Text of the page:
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Scott and Jayme Dodich of St. Clair Shores, Detroit have filed a Pokemon Go lawsuit against Niantic and Nintendo, claiming the game is making them miserable. Pokemon Go uses a combination of GPS and Wifi connectivity to create a larger-than-life treasure hunt. By using their smartphones, users can catch Pokemon and train them in preparation of combat.

Real life locations are used as Pokestops, or places where gamers go to collect items and catch Pokemon. The Pokemon Go lawsuit filed by the Detroit couple has claimed that the augmented reality game has completely ruined their lives.

The complaints stem from Pokemon Go trainers supposedly walking through their garden, peering into windows and even cursing at the couple.

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Inside the Pokemon Go lawsuit

The couple says that the Pokestops across the street attracts so many gamers that it’s ruined their once quiet neighborhood. It’s gotten so bad in recent weeks that the couple says they are living in fear. “We don’t feel safe” according to the Detroit couple.

The Dodiches have filed a class action lawsuit against Niantic, claiming that Pokemon Go has ruined their lives. The couple live across the street from Wahby Park, which happens to have at least seven Pokestops alone. Attracting hundreds of Pokemon Go players a day has led to the Pokemon Go lawsuit.

“Nobody gets sleep anymore, How is this acceptable? … They hang out on our lawns, trample landscaping, look in vehicles … We don’t feel safe … I don’t feel safe sitting on our porch.”

The Pokemon Go lawsuit names three defendants. Niantic, Pokemon Company and Nintendo are all being sued by the Detroit couple. Filed in California the Pokemon Go lawsuit further seeks to stop Pokestops from being placed on, or near private property without owner permission. The lawsuit also wants Niantic to share profits with residents or people living near Pokestops.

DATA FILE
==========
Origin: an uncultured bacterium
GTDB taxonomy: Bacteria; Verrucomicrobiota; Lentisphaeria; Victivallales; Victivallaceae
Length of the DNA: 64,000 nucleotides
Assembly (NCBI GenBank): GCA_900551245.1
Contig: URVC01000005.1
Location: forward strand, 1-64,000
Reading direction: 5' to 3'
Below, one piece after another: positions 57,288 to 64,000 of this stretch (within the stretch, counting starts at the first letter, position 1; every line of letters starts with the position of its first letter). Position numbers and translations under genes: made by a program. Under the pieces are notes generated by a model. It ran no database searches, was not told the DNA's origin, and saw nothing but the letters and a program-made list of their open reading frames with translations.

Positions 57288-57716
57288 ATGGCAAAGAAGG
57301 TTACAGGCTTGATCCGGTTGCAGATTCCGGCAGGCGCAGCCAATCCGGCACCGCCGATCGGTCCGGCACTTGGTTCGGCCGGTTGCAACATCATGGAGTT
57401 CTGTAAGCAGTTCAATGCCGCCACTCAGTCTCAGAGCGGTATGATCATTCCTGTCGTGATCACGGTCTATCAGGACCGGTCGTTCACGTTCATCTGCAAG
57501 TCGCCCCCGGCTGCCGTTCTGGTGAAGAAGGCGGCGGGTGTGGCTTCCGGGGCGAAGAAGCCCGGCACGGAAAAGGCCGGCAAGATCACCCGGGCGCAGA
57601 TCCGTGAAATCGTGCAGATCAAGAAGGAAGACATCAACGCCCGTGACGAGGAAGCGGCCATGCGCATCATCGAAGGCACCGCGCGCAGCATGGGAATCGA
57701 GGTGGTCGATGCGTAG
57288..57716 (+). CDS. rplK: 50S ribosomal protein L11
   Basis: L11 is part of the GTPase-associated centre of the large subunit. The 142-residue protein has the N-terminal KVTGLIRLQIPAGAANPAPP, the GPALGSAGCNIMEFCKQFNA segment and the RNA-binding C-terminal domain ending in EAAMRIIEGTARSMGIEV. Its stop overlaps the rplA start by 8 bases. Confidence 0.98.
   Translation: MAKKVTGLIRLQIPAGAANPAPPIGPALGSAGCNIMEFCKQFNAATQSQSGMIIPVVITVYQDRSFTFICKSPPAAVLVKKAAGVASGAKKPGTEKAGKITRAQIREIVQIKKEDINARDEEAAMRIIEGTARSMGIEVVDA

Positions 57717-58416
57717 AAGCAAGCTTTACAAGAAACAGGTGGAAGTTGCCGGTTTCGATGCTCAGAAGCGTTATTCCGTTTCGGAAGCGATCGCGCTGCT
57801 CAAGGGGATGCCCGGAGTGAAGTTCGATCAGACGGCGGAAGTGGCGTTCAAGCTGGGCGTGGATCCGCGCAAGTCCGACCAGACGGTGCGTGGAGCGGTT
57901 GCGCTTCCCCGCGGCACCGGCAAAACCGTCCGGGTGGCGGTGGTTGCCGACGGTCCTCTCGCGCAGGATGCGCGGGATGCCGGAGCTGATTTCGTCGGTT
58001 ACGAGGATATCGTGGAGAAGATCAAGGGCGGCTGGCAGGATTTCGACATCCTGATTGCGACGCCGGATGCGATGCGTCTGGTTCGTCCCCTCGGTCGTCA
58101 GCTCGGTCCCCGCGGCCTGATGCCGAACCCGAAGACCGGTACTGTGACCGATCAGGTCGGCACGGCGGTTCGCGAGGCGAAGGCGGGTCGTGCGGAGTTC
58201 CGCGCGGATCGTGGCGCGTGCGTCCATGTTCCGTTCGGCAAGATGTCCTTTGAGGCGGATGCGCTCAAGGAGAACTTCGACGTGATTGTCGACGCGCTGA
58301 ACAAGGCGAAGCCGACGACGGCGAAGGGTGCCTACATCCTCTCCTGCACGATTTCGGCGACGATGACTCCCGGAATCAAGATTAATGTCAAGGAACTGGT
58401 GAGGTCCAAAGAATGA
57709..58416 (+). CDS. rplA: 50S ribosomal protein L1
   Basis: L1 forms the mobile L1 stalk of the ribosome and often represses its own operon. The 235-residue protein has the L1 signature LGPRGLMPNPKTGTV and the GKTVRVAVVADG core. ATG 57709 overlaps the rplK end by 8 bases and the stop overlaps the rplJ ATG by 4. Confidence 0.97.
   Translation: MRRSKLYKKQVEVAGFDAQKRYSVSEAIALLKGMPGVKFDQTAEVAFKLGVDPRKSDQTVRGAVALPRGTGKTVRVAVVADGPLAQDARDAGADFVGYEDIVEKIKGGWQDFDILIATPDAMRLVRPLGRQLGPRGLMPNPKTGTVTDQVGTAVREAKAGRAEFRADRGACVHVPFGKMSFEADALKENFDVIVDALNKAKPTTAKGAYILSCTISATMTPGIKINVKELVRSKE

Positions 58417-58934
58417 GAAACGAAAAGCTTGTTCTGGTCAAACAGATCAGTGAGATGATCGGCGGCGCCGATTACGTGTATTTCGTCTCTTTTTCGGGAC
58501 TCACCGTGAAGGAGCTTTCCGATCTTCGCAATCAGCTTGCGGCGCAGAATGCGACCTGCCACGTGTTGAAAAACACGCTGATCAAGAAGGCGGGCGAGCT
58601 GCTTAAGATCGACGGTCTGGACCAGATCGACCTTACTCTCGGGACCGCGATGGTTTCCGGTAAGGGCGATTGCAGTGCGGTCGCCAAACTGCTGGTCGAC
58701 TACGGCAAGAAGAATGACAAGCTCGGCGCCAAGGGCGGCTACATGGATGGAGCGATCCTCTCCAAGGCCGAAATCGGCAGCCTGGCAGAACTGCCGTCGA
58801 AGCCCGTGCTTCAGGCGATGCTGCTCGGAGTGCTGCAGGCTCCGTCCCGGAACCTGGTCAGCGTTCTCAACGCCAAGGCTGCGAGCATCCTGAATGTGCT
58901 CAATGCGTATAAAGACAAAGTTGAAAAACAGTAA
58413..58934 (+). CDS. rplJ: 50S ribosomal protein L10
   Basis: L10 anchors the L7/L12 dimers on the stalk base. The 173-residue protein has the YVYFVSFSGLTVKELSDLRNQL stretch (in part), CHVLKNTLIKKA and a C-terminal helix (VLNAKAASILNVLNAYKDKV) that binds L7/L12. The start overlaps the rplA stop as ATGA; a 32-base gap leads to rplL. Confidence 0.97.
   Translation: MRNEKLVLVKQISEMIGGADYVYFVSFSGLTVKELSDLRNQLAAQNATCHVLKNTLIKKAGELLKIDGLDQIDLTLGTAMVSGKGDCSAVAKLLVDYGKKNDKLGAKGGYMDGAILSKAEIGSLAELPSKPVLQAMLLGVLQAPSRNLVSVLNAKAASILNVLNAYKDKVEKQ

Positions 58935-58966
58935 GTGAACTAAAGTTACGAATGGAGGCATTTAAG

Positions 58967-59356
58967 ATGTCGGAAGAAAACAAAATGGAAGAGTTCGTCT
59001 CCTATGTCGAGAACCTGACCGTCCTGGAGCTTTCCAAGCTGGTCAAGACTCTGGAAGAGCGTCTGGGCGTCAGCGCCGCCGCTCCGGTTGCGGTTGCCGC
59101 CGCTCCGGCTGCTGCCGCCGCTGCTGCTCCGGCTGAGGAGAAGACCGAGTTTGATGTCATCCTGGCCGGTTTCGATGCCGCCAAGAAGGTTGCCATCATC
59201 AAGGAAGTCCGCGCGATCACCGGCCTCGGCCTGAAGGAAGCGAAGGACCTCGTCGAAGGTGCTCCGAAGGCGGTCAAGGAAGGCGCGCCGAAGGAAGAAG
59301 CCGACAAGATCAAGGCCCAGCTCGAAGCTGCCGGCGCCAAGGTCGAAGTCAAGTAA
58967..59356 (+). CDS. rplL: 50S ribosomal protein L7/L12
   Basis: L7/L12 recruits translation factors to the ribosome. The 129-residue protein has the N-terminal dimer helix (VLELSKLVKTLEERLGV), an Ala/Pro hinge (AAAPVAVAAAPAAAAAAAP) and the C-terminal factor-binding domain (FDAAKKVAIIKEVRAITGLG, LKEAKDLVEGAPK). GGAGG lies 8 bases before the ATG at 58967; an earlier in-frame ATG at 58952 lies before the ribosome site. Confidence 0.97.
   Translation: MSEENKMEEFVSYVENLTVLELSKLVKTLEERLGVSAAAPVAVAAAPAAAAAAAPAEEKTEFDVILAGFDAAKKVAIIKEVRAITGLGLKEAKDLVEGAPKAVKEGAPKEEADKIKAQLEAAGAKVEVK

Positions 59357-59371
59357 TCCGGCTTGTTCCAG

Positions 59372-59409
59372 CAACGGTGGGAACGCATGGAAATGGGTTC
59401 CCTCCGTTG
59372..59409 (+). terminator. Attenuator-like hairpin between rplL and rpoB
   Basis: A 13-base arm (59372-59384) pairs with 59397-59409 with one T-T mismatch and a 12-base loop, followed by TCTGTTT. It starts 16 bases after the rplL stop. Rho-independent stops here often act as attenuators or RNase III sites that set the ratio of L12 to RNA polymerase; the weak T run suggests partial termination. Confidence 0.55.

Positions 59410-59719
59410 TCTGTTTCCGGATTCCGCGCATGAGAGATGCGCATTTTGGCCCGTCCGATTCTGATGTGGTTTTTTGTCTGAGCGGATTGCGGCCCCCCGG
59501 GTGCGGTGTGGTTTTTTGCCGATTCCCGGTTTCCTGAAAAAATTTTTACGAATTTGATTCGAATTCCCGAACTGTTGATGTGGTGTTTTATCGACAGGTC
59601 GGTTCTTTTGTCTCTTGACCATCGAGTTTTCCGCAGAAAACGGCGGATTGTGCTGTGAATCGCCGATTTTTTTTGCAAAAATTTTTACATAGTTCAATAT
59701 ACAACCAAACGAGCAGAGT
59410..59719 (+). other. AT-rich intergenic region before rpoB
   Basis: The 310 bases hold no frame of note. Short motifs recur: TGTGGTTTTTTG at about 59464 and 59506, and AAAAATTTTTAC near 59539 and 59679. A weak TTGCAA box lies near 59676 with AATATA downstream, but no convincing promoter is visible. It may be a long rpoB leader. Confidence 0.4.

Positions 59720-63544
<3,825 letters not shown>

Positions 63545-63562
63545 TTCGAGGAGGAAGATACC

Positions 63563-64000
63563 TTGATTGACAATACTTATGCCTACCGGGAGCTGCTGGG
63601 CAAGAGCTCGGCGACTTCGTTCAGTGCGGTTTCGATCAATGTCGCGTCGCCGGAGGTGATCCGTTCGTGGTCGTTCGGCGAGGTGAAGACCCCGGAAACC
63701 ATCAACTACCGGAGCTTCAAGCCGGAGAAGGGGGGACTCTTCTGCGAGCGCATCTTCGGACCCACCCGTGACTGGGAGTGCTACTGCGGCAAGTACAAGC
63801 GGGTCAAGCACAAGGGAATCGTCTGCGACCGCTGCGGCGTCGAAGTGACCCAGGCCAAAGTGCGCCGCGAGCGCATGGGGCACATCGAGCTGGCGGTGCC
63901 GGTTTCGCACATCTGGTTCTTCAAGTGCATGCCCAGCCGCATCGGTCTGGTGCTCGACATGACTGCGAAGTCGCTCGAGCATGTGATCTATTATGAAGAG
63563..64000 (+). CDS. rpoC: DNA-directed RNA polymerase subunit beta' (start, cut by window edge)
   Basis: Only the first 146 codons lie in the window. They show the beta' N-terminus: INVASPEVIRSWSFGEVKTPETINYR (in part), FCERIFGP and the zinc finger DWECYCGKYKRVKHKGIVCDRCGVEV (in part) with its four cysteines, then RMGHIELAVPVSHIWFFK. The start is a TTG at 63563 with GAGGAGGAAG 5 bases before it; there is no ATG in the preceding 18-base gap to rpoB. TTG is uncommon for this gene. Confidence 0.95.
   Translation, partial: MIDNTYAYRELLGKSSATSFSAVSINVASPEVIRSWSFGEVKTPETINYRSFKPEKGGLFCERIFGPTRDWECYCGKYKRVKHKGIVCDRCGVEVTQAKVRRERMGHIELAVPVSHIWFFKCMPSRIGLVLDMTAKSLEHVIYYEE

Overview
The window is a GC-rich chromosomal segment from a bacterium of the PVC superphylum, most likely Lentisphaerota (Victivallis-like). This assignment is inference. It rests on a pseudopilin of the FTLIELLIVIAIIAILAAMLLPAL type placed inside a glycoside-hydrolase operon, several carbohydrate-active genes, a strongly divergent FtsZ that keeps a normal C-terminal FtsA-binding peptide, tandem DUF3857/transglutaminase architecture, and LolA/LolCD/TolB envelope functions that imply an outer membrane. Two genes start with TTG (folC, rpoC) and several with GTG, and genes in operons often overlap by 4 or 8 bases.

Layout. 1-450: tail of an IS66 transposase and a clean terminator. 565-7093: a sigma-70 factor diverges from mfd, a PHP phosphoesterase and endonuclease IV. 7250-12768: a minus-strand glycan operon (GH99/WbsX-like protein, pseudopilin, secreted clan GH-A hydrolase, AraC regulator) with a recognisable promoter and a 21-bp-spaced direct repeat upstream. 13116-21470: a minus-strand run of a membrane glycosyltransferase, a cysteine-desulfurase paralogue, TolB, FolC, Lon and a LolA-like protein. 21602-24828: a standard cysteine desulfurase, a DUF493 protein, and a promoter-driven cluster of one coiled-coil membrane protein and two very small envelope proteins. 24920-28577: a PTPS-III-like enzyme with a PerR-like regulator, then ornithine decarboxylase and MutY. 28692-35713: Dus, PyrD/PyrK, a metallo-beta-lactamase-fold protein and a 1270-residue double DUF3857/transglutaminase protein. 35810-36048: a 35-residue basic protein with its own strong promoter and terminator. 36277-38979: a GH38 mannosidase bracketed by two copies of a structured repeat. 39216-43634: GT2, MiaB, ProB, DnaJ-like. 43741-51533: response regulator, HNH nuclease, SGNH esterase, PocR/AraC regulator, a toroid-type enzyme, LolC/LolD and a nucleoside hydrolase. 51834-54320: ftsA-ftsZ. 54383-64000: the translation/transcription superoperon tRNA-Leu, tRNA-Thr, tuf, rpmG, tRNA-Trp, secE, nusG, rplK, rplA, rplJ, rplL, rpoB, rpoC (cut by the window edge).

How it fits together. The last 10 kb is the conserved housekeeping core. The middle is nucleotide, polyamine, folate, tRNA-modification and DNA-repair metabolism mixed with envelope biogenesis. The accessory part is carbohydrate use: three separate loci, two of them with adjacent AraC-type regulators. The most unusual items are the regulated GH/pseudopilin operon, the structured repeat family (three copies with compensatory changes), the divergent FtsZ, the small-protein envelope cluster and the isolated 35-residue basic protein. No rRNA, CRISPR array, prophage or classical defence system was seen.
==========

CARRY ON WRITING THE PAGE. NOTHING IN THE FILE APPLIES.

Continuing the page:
As incredible as this Pokemon Go lawsuit may seem, it’s definitely not one of a kind. There are several lawsuits being levied against Niantic, which given the popularity of Pokemon Go isn’t a surprise. Here’s a few of the other Pokemon Go lawsuit cases that have been in the news of late.

  • In Washington, D.C. a lawsuit against Niantic was filed because of three Pokestops being placed around the Holocaust Memorial Museum.
  • In Mobile Alabama, a cemetery owner fought off Pokemon trainers from his property, saying that this is private property and that playing a mobile game on cemetery grounds wasn’t respectful.
  • Several teens in California have filed a Pokemon Go lawsuit in hopes of recouping some of their losses due to injury while playing the game.

It remains to be seen just how this Pokemon Go lawsuit will shake out, but one thing is for certain, that legal trouble like this is just the beginning. As Pokemon Go continues it’s incredible success, more and more people will be looking to reap the benefits from it’s popularity.